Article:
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The Kia ora coo-ee : the magazine for the ANZACS in the Middle East, 1918

A Bedouin Garden

page 2

A Bedouin Garden.

From the white silence of the dunes which Sprawled over the desert like Silurian monsters, we came to the place of our dreams. A long ride across barren country, with nothing to break its monotonous greyness till the sand hills thrust in from seaward, had wearied both camels and riders. And now we saw the Mediterranean tranquil in sunshine, a boundless vision of blue water, fringed with foam along shore.

"Halt!" The crisp command reached eager ears, and every man sat loosely in the saddle and gazed with delight on the sea. Months in the desert had made us hungry for the sea change, and it was pleasant to think that golden days lay before us, and the dreary ones behind. The camels, aware that rest awaited them there, trotted down the track to the beach.

Off saddling in record time, we formed camp, and then raced to the water's edge. Within five minutes the shallows were thronged with happy soldiers. It was better than Coogee or Bondi, better than Manly even, and we could not have enough of surfing that afternoon. Next morning, however after an hour in the sea, I dressed scantily and wandered away behind the small dunes that crown like a rampart the shelving beach. My quest was for birds and flowers. In a hollow scooped by the wind. I discovered a clump of white sea lilies. Though wilted, the blossoms were fragrant still. Scent strangely opens the chambers of memory, and that of the lilies won me a vision of a garden in Australia, where violets grow thickly in the shade of a lilac bush, and thrushes hunt for early worms on a lawn pearled with dew.

A swallow, whose wings had been brushed with sky colour skimmed by. I followed the gleam and found a forsaken garden. In a sunlight space, almost a valley, it lay, and one could trace the lines of old cactus hedges, now ragged and broken, that once enclosed it. An acre perhaps was dotted with leafless fig-trees; a lone palm stood in the midst of these, mournfully swaying its withered fronds. Where the Bedouin home had been grew pomegranites and a Lebbeck tree. Nothing remained of the dwelling, but fragments of red pottery were scattered near a camel's skull, and a scrap of blue cloth fluttered from a low branch. Arab folk had tended this garden before the red tide of war swept over Palestine. Now, only the song of a small brown bird broke silence where once the laughter of children sounded, and wrinkled old men gossiped at ease in the shade.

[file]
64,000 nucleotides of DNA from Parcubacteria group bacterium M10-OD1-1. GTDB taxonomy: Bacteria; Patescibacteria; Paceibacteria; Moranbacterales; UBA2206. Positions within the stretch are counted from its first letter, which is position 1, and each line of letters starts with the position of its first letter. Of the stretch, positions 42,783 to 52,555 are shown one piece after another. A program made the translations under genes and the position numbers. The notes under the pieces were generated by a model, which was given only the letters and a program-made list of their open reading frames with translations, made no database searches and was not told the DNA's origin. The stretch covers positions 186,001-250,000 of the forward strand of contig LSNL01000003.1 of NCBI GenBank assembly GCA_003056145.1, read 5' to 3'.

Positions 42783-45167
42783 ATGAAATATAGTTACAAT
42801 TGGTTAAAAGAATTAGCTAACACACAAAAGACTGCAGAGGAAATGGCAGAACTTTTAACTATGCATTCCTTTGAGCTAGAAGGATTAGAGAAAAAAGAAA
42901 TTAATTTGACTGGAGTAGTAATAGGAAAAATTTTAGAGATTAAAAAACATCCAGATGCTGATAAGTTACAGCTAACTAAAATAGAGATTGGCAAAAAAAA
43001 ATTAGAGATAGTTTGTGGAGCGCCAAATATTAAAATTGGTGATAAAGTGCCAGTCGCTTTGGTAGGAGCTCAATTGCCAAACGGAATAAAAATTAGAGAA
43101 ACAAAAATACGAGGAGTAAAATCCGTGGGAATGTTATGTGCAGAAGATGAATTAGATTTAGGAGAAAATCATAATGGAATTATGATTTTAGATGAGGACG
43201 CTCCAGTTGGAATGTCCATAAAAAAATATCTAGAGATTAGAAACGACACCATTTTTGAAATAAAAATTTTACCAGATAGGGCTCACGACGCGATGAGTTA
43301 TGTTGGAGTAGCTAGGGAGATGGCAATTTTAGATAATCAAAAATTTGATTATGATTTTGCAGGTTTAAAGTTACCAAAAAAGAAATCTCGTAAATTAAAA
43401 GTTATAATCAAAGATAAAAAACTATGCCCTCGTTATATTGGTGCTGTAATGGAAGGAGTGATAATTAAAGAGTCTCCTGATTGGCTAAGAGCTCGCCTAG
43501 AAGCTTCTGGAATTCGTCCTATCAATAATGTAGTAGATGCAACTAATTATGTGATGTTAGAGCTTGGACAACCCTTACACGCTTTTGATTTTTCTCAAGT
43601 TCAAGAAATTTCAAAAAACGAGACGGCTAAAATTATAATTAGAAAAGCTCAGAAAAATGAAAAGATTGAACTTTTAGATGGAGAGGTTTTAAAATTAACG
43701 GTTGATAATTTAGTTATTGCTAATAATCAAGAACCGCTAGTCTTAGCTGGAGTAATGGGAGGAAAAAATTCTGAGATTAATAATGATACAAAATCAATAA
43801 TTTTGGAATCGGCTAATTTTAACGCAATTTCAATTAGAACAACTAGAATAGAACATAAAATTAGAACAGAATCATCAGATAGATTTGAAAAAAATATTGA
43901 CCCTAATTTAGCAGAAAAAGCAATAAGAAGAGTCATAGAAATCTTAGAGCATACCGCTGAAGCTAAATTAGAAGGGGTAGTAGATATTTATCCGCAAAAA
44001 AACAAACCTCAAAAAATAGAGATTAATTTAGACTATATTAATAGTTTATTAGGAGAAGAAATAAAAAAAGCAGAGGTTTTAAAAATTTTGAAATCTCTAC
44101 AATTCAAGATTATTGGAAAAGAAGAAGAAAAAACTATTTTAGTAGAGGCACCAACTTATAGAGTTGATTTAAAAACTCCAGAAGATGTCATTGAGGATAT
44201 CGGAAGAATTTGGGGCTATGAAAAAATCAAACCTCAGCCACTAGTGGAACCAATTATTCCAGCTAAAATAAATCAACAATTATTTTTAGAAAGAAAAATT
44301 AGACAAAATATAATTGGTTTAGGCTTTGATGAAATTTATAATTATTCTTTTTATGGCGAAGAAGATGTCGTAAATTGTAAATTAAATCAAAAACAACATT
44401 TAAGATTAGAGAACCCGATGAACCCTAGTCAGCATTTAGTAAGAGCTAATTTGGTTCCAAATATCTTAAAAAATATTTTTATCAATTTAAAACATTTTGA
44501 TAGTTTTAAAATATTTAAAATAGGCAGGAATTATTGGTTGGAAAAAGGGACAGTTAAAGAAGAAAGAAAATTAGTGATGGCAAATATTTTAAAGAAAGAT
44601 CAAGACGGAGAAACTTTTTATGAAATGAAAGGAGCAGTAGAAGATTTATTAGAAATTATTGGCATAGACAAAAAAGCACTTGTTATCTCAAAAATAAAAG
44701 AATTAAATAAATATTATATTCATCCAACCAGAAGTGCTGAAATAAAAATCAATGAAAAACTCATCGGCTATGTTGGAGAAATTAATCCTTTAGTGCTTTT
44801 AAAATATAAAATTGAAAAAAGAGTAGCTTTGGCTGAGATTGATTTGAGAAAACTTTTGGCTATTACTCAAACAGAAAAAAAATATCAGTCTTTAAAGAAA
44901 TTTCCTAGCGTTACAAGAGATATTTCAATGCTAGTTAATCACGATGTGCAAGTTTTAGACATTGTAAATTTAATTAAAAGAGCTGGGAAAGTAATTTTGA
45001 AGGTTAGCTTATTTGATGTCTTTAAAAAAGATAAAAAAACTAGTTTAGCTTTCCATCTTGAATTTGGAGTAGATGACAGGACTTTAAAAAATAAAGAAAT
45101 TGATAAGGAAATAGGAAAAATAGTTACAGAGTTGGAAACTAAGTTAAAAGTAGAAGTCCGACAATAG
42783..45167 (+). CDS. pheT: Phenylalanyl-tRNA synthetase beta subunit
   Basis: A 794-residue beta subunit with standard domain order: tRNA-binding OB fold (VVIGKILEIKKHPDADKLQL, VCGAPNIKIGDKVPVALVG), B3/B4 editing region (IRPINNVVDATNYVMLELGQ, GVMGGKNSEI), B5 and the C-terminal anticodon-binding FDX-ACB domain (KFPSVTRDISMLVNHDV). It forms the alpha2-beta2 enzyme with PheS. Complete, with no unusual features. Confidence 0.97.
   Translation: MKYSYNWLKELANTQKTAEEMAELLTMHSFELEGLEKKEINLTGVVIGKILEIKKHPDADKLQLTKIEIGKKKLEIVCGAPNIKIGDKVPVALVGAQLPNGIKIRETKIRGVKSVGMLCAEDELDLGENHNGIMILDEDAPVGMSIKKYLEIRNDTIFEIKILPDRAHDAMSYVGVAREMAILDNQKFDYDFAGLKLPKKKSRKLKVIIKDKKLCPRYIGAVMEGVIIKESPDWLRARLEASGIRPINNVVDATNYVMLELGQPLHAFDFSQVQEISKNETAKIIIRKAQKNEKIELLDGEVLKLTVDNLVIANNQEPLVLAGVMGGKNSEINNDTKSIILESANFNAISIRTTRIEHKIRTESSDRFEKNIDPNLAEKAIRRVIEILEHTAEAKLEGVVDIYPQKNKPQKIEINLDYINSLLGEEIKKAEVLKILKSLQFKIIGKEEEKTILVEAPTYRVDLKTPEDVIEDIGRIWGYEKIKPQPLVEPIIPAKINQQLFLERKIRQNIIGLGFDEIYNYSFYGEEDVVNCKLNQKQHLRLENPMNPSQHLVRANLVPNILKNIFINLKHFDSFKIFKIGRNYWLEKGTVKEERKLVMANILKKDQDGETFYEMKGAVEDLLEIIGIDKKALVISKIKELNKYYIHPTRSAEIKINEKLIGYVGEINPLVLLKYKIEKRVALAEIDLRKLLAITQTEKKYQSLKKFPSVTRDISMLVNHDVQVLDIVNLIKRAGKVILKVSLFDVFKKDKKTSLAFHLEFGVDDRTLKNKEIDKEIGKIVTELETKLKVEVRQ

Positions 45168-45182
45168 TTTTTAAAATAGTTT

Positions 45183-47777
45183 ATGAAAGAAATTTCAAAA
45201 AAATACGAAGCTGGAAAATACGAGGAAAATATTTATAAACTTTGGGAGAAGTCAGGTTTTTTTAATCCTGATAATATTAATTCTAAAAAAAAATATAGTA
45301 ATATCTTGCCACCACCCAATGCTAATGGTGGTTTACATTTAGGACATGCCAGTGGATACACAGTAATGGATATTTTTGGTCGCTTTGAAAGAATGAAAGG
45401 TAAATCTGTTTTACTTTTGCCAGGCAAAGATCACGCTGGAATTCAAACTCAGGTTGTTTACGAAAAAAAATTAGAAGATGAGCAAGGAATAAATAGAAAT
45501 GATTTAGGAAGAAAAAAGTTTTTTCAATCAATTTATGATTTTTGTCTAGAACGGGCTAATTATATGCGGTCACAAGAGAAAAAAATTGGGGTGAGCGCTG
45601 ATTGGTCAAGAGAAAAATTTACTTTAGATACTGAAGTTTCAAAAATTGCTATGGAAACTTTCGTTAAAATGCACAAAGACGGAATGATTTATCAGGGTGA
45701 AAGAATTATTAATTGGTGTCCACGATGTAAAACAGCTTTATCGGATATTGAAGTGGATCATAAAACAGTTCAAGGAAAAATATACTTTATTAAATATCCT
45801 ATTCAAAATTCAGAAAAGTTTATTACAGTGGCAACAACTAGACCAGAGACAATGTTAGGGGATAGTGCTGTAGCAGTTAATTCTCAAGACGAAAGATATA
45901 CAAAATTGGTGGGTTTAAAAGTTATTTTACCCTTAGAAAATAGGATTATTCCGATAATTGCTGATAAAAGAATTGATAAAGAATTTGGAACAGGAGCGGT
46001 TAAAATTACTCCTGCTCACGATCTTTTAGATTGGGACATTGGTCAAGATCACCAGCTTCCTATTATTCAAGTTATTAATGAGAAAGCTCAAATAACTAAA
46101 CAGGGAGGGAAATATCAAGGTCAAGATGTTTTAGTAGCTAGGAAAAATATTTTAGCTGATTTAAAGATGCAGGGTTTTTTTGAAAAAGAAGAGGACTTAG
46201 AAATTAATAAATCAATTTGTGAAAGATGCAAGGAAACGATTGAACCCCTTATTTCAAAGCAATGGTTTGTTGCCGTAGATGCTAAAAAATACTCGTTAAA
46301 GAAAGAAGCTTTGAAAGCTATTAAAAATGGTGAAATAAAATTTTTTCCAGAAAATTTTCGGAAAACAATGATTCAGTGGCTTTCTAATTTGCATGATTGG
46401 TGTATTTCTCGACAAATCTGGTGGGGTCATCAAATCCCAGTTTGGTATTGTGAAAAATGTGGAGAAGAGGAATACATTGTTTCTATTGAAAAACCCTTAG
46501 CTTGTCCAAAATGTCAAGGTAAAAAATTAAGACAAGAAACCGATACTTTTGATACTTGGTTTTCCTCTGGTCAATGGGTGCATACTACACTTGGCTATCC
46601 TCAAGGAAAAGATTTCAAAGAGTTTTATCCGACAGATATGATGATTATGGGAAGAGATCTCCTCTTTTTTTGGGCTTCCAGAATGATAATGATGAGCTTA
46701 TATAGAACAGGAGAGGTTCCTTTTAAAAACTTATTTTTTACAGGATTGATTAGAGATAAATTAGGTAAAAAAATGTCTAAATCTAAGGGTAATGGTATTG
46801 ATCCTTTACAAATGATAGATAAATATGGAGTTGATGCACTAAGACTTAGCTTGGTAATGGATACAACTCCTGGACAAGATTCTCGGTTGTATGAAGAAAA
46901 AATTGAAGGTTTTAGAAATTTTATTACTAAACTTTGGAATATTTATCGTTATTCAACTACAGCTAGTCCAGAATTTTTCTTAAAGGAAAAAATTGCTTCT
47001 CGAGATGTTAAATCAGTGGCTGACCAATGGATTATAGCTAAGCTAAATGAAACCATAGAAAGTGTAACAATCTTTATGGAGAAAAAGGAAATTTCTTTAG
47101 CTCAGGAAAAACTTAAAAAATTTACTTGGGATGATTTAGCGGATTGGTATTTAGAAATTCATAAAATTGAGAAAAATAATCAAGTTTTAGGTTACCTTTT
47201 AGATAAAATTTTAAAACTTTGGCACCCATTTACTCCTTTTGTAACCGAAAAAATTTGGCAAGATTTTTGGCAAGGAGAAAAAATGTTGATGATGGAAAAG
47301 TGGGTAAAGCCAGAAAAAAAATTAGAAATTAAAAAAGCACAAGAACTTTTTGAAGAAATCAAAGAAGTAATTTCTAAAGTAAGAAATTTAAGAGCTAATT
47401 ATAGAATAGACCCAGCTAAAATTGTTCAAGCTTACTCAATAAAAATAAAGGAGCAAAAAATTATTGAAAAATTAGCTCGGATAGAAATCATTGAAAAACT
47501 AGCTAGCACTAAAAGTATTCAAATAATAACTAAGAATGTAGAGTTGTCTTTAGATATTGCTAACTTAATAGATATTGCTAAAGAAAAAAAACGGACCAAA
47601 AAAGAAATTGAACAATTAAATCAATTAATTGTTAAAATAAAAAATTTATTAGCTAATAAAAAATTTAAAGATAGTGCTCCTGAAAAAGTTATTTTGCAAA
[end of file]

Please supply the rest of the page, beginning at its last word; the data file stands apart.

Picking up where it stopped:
The garden truly was forsaken by man, but not by Nature. On a low mound grew a bush, veiled in purple flowers, which rang with the joyous murmur of bees. Hawk moths hovered before the blossoms, sharing in the harvest of nectar, and dragon flies, clad in crimson and sapphire mail, clung to the leaves here and there. Lizards basked close to the bush; jerbils had burrows deep down among its roots, and tracks of the sacred scarab patterned the sand all around.

I knew that the bush sheltered birds; but for long they sang unseen, creeping softly in the shadow of leaves. Patience at length won me a glimpse of the hidden songsters, little brown warblers, more like elves than birds. The nightingale doubtless comes here in Spring and sings from the heart of the bush on the mound.

Presently, while I stood watching the bees and the moths and listening to the minstrelsy of these elusive warblers, a blue throat flew to the bush and dived into its cool green shelter. Luscinia, with its flake of azure, and winsome ways, is the gem of Palestine's birds. It visits us in the desert, flitting from bivvy to bivvy, a messenger of good cheer.

Strolling back to the beach, I flushed a quail from a tussock of wiry grass, and startled from its perch in a fig tree some bird of prey. White wagtails gleamed in sheltered spots; and as I went by the lonely palm I heard the soft cooing of doves. The sea wind came surging over the dunes, bearing the song of the surf. The boys were bathing still, and hailed me from afar. Behind lay the garden forsaken, with its purple flowers, and the birds and bees. But I did not return to it; the call of the sea was too strong.